Front cover image for Democracy--how direct? : views from the founding era and the polling era

Democracy--how direct? : views from the founding era and the polling era

For more than two hundred years Americans have been debating how direct a democracy they want. Advocates of a powerful role for direct voting -- in which public opinion dictates public policy -- fear elitism and the usurpation of democratic rule by politicians, bureaucrats, and the rich. Advocates of representative voting fear that emotion and factional interest will undermine stability and justice. Through representation, they believe, cool-headed deliberation within institutions will prevail over popular passion. Democracy: How Direct? looks at numerous facets of this debate. Among the topics its nine contributors examine are the views of the Founders; Lincoln and the 19th-century view of democracy; the competing traditions reflected in early state and federal constitutions; polling as a measure of public opinion; the strengths and weaknesses of American democracy today; and the current use of the referendum process in the states.
Print Book, English, 2002
Rowman & Littlefield Publishers ; Ethics and Public Policy Center, Lanham, Md., Washington, DC, 2002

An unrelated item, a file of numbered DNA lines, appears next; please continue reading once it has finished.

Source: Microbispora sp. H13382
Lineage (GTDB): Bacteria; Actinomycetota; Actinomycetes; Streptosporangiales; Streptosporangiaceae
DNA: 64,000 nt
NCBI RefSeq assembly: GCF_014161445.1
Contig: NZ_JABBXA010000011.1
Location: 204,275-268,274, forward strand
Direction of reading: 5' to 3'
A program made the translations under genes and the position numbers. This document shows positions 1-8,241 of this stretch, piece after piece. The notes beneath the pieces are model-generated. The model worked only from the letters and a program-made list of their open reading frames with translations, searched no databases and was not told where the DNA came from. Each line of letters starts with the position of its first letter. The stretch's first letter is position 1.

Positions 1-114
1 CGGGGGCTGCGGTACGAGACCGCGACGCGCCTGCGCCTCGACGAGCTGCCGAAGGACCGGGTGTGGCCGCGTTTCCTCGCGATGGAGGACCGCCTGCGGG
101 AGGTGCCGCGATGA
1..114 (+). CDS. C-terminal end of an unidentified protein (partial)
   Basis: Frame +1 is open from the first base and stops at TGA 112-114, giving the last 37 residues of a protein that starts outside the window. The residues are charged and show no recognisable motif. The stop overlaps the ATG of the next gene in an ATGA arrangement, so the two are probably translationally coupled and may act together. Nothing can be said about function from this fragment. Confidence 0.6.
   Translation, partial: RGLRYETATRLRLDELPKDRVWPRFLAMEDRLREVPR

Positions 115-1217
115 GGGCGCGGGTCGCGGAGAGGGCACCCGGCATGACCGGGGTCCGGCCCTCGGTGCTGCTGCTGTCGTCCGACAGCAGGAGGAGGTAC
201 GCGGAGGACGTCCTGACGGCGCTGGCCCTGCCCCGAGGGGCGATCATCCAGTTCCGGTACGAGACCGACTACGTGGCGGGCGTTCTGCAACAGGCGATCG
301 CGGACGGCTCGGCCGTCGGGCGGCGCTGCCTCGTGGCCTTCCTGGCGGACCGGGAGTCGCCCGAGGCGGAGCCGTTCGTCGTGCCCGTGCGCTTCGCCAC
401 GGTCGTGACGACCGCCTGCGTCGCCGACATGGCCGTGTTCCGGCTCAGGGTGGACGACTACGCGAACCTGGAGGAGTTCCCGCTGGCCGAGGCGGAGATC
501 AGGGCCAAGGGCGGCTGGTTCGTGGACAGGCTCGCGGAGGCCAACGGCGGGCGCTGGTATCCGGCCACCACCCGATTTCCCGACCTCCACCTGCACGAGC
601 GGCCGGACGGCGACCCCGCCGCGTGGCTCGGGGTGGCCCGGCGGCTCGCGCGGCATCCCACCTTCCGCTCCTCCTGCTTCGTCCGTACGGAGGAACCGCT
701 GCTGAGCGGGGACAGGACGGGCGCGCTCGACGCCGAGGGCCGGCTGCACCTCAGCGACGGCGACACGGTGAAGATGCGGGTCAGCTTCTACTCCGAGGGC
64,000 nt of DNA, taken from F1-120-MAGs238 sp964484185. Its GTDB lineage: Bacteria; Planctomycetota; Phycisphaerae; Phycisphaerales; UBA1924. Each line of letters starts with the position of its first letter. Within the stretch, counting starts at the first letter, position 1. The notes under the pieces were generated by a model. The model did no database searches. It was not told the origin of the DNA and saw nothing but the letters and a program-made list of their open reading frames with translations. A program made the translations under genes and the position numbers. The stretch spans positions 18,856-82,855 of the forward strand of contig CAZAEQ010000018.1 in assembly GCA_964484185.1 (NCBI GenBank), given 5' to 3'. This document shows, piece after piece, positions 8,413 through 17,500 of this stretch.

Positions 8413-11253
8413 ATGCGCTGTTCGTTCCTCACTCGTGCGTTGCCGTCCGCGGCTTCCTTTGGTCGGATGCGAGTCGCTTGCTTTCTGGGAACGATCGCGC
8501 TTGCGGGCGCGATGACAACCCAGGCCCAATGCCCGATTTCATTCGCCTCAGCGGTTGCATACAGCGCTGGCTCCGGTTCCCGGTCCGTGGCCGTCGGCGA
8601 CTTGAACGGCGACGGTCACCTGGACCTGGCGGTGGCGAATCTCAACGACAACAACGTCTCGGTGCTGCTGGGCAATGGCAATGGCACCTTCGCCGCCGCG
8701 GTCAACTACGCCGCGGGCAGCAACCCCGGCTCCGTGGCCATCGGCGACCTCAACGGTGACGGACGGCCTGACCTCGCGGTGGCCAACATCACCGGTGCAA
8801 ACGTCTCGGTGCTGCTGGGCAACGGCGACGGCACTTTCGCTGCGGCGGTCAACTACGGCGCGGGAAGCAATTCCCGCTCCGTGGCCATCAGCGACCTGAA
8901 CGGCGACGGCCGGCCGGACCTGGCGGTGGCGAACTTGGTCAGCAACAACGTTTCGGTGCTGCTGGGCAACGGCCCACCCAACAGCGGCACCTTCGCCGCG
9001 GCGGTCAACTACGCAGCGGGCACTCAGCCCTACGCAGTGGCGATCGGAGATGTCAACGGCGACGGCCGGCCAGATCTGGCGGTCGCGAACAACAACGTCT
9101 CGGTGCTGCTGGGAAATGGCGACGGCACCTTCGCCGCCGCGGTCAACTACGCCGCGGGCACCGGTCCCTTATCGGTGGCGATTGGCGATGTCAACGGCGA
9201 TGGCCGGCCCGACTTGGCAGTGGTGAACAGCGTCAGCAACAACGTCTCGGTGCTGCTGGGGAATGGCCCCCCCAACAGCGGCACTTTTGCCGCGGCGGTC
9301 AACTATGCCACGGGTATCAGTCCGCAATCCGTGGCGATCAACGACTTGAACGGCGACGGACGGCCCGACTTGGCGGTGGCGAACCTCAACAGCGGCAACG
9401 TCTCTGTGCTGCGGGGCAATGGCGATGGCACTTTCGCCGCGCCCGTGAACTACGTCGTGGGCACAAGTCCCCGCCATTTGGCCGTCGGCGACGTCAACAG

ix, 134 pages ; 24 cm
9780742523180, 9780742523197, 9780896331938, 0742523187, 0742523195, 0896331938
The founders' views of direct democracy and representation / Charles R. Kesler
James Madison and the Spirit of 1787 / Gary Rosen
Lincoln's view of direct democracy and public opinion / Herman Belz
Beyond referendum democracy : competing conceptions of public opinion / James S. Fishkin
Polling and the creation of a virtual public / Benjamin Ginsberg ; Response: Refined and enlarged public opinion / Benjamin I. Page
For the people : direct democracy in the state constitutional tradition / G. Alan Tarr
People power : initiative and referendum in the United States / M. Dane Waters
Why initiatives are necessary : some tales from California / Ron K. Una